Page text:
Wednesday, January 21, 2009
The new Presidential website - - - www.whitehouse.gov - - - complete with its own blog, is a wealth of information regarding the new Administration's family law agenda. It has some specific proposals and ideas, which might inform classroom discussions, class problems, or even (for those FamilyLaw Profs already thinking ahead at the beginning of this semester) exam questions.
Here's a sampling from the "family" portion of the website, many of which pertain to economic matters:
- Expand the Family and Medical Leave Act (FMLA): The FMLA covers only certain people who work for employers with 50 or more employees. Barack Obama and Joe Biden will expand the FMLA to cover businesses with 25 or more employees, and to cover more purposes including allowing: leave for workers who provide elder care; 24 hours of leave each year for parents to participate in their children's academic activities at school; leave for workers who care for individuals who reside in their home for 6 months or more; and leave for employees to address domestic violence and sexual assault.
- Encourage States to Adopt Paid Leave: President Barack Obama will initiate a 50 state strategy to encourage all of the states to adopt paid-leave systems. Obama and Biden will provide a $1.5 billion fund to assist states with start-up costs and to help states offset the costs for employees and employers.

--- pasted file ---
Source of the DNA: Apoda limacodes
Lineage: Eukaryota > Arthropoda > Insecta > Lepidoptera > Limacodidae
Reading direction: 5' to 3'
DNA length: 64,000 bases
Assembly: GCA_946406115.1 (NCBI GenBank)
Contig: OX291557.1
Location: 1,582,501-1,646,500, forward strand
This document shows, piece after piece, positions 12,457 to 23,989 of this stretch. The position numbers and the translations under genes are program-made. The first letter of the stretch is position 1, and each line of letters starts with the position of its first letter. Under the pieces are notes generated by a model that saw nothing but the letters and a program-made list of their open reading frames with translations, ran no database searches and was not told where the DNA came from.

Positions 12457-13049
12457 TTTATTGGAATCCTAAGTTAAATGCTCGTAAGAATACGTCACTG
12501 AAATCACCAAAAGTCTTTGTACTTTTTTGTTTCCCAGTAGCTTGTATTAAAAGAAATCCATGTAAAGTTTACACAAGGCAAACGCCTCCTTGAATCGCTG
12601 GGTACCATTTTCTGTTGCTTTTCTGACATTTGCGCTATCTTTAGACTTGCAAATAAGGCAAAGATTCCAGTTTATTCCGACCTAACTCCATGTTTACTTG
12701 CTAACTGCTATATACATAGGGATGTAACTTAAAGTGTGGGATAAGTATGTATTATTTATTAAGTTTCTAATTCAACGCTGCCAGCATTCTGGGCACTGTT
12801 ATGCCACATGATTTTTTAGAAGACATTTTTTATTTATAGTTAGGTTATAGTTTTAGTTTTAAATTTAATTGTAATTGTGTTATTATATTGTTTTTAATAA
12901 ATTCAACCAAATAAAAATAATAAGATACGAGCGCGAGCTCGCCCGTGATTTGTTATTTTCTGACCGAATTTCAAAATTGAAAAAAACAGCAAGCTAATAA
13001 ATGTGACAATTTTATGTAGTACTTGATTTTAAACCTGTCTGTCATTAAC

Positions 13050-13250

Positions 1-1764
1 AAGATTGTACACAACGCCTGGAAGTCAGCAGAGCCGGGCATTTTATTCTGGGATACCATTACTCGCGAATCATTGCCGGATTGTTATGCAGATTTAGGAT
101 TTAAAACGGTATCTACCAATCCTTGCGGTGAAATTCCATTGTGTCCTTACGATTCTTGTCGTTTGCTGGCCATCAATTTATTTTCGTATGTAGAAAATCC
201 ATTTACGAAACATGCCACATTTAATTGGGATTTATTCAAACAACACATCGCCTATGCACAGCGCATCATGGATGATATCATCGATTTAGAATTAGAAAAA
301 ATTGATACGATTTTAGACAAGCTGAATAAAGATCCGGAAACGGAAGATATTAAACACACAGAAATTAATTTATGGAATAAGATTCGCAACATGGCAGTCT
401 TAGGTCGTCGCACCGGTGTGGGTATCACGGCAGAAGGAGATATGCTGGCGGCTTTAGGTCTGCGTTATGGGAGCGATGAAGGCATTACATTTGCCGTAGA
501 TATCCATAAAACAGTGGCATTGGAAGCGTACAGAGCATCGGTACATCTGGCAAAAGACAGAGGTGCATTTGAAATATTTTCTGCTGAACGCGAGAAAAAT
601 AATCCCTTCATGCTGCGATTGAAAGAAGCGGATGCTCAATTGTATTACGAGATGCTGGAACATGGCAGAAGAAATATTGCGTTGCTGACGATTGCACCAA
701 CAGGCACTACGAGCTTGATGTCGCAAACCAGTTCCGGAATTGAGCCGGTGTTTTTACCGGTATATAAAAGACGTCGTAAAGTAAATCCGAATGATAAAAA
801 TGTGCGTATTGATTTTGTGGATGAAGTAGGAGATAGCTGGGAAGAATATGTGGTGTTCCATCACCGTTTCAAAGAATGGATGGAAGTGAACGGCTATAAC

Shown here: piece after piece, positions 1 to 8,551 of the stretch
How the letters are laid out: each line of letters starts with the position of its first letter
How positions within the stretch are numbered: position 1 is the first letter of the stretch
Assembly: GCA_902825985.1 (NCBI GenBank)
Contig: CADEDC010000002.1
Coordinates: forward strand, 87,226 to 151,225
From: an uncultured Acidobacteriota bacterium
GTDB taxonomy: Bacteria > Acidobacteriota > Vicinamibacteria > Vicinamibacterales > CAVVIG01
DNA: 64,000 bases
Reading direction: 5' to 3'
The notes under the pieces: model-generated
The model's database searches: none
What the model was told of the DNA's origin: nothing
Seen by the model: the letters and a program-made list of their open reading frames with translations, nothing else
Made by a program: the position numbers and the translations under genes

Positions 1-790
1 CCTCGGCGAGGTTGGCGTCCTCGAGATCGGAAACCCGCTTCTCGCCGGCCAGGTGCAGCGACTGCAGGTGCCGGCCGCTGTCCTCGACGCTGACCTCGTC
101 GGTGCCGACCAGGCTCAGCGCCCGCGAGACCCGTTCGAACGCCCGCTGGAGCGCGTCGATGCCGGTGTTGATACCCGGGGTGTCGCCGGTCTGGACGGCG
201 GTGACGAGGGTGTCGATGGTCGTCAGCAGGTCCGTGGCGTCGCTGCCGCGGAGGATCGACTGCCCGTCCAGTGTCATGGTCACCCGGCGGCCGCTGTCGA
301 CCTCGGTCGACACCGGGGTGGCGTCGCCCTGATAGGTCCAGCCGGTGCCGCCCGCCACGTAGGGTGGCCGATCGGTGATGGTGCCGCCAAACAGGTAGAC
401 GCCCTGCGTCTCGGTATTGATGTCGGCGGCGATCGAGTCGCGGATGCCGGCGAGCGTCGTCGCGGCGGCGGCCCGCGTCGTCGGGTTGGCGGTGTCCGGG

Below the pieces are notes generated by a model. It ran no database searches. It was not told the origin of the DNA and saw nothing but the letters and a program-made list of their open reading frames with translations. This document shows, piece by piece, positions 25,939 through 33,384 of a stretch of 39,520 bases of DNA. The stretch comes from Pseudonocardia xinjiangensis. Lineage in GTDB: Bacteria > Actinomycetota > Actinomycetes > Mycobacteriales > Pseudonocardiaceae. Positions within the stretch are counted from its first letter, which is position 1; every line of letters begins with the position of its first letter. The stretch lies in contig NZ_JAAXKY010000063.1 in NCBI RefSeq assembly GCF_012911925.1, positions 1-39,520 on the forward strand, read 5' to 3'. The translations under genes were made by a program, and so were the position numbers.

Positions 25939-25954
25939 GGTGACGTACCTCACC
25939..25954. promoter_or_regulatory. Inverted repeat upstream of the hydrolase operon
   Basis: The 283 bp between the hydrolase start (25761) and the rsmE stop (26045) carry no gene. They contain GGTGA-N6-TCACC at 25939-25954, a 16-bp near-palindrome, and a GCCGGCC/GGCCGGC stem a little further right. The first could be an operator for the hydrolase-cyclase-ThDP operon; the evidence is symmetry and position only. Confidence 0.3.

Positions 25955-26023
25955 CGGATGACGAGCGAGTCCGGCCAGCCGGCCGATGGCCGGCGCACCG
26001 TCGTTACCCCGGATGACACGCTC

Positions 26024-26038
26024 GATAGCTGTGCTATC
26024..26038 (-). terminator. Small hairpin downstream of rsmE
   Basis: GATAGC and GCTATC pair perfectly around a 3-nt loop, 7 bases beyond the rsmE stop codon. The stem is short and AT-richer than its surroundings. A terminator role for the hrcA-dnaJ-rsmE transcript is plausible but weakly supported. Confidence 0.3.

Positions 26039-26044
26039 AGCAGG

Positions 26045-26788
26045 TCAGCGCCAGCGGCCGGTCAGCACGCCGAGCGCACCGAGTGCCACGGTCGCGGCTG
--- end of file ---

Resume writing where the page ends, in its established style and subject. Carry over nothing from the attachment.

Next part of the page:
- Expand High-Quality Afterschool Opportunities: Barack Obama and Joe Biden will double funding for the main federal support for afterschool programs, the 21st Century Learning Centers program, to serve one million more children. They will include measures to maximize performance and effectiveness across grantees nationwide.
- Expand the Child and Dependent Care Tax Credit: The Child and Dependent Care Tax Credit provides too little relief to families that struggle to afford child care expenses. Barack Obama and Joe Biden will reform the Child and Dependent Care Tax Credit by making it refundable and allowing low-income families to receive up to a 50 percent credit for their child care expenses.
- Protect Against Caregiver Discrimination: Workers with family obligations often are discriminated against in the workplace. Barack Obama and Joe Biden will commit the government to enforcing recently-enacted Equal Employment Opportunity Commission guidelines on caregiver discrimination.
- Expand Flexible Work Arrangements: Barack Obama and Joe Biden will address this concern by creating a program to inform businesses about the benefits of flexible work schedules for productivity and establishing positive workplaces; helping businesses create flexible work opportunities; and increasing federal incentives for telecommuting. Obama and Biden will also make the federal government a model employer in terms of adopting flexible work schedules and permitting employees to petition to request flexible arrangements.